berlin drawings 20-22 > people

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Thoughtful Contrarian
Thoughtful Contrarian
ink on paper
100cm vertical X 150cm horizontal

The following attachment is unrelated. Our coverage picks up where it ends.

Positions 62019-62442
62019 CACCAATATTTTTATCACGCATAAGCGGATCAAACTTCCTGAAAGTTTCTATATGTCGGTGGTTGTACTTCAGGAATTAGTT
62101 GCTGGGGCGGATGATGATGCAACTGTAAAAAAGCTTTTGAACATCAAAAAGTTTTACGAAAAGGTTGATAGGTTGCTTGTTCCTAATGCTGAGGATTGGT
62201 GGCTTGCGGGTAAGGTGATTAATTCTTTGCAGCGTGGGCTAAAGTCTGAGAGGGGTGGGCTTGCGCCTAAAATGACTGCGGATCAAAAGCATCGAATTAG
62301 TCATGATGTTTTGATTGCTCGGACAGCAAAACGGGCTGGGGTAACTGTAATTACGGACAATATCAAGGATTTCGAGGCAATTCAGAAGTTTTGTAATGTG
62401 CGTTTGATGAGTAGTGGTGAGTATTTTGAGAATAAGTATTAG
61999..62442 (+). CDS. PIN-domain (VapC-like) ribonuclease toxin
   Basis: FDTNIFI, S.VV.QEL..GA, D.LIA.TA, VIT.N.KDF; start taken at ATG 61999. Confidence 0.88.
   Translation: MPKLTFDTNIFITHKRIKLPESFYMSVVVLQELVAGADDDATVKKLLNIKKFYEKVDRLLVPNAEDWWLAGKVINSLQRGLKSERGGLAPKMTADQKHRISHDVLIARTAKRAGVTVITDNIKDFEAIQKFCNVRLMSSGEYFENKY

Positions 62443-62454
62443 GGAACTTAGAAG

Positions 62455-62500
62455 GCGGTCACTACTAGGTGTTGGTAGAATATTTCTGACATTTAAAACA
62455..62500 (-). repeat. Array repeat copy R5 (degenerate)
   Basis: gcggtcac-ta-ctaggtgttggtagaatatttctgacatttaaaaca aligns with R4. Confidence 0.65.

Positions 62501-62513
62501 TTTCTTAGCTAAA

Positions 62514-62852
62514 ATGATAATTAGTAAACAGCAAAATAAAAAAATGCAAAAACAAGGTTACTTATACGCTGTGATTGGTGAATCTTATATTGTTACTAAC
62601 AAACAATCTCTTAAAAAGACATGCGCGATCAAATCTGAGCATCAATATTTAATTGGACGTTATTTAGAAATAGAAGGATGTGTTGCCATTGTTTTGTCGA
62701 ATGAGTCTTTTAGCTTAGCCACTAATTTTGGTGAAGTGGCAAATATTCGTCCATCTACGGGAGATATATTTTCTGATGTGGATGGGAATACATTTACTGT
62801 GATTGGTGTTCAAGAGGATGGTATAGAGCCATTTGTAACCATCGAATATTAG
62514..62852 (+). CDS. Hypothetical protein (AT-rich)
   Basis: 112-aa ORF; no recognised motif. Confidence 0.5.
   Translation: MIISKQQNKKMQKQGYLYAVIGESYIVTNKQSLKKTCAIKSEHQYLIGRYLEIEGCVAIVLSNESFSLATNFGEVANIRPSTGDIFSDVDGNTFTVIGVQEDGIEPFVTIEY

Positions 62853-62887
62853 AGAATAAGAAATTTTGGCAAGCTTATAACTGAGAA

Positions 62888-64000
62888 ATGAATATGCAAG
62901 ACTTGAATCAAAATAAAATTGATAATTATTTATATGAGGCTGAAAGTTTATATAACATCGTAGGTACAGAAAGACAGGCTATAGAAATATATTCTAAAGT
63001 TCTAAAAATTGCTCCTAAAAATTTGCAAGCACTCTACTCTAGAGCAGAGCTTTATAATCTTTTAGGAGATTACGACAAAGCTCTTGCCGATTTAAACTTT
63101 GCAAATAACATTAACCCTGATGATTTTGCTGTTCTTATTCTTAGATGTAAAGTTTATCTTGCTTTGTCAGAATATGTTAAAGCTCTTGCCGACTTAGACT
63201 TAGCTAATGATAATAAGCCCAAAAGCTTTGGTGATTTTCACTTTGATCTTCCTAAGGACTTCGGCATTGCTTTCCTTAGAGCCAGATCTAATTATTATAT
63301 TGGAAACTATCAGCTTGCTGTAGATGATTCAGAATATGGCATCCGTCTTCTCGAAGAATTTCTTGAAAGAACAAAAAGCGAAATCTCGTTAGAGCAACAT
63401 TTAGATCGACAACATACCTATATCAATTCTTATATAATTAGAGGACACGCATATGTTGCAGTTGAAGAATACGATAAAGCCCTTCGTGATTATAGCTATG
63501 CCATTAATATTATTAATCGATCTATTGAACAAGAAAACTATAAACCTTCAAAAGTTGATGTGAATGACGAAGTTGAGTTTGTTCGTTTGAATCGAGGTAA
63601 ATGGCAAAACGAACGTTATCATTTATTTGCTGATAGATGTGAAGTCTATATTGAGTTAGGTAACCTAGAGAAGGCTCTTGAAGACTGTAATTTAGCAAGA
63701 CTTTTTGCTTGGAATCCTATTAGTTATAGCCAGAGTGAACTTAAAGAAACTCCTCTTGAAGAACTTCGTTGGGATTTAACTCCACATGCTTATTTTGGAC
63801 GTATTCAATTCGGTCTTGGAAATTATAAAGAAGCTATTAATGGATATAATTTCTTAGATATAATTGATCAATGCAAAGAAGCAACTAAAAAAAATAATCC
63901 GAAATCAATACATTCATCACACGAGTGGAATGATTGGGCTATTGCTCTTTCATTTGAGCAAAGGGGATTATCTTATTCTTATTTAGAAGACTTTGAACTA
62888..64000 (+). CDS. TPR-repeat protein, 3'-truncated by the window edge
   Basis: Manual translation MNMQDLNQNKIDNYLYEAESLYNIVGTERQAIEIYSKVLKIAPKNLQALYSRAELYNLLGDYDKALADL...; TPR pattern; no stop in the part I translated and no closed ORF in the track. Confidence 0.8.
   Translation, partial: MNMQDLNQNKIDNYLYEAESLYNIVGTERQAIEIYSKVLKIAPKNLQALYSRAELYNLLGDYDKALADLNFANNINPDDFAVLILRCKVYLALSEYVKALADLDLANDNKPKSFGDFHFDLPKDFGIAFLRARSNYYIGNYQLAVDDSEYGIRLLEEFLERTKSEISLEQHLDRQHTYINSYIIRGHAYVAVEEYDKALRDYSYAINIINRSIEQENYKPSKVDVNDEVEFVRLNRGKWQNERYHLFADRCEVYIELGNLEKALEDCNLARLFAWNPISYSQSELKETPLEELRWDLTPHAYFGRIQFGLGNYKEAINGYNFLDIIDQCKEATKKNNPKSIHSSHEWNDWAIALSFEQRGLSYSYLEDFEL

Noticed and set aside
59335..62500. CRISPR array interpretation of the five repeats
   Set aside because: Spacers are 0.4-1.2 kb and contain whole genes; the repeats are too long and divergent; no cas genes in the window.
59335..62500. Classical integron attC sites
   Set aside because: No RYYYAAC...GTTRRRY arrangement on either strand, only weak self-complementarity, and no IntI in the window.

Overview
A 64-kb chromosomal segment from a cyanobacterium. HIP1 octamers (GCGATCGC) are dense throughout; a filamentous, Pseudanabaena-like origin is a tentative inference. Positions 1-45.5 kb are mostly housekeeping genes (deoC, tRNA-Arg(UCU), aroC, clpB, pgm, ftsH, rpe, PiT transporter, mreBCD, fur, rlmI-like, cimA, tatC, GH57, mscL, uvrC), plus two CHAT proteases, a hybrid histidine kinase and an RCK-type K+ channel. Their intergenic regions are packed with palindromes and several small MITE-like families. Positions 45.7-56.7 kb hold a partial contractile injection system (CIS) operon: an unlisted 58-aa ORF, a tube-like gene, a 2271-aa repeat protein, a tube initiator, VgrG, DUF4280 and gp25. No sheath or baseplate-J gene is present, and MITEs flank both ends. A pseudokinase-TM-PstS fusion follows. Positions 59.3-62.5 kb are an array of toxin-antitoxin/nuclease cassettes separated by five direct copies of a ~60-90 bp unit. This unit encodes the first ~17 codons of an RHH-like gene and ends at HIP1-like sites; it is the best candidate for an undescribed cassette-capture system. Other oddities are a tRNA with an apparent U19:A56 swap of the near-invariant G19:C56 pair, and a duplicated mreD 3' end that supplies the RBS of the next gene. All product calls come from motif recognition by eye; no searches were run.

The title comes from a label given to me by a former grad school acquaintance, responding to a comment I made on one of their Facebook postings. I suggested a different viewpoint, which they flatly rejected. For them, there could be no gray area, and the matter was closed for discussion. By labelling me a contrarian, albeit a thoughtful one, they were dubiously positioning themselves as holding the majority opinion, as if that determines what is true. My Berlin drawings are black and white, but the ideas they represent never are. On the day I began this drawing, an occupied house was being evicted by hundreds of police. Hundreds more young people converged upon the neighborhood, dressed in black and wearing masks. Some demonstrated, shouting and waving signs. Some threw rocks at the police, and a few were arrested. And, while most stood around and watched, the number of demonstrations in Berlin and all over Germany and the number of people that show up for them is remarkable. Civics education is considered crucially important in Germany, and the Federal Agency for Civic Education (FACE, German: Bundeszentrale für politische Bildung (bpb)) is tasked with promoting understanding of political issues, strengthening awareness for democracy and willingness to participate in political processes. Many Americans will tell you that when the wall came down, Germans from East Berlin ran to the West because they wanted things to be like they were in the US. But many didn’t, they wanted to fix what had been broken for so long, still believing in the ideas behind the oppressive system. The thoughtful contrarian seated in the center of the drawing has just set down her book, Christa Wolf’s Was bleibt (What Remains), and is contemplating her own disbelief.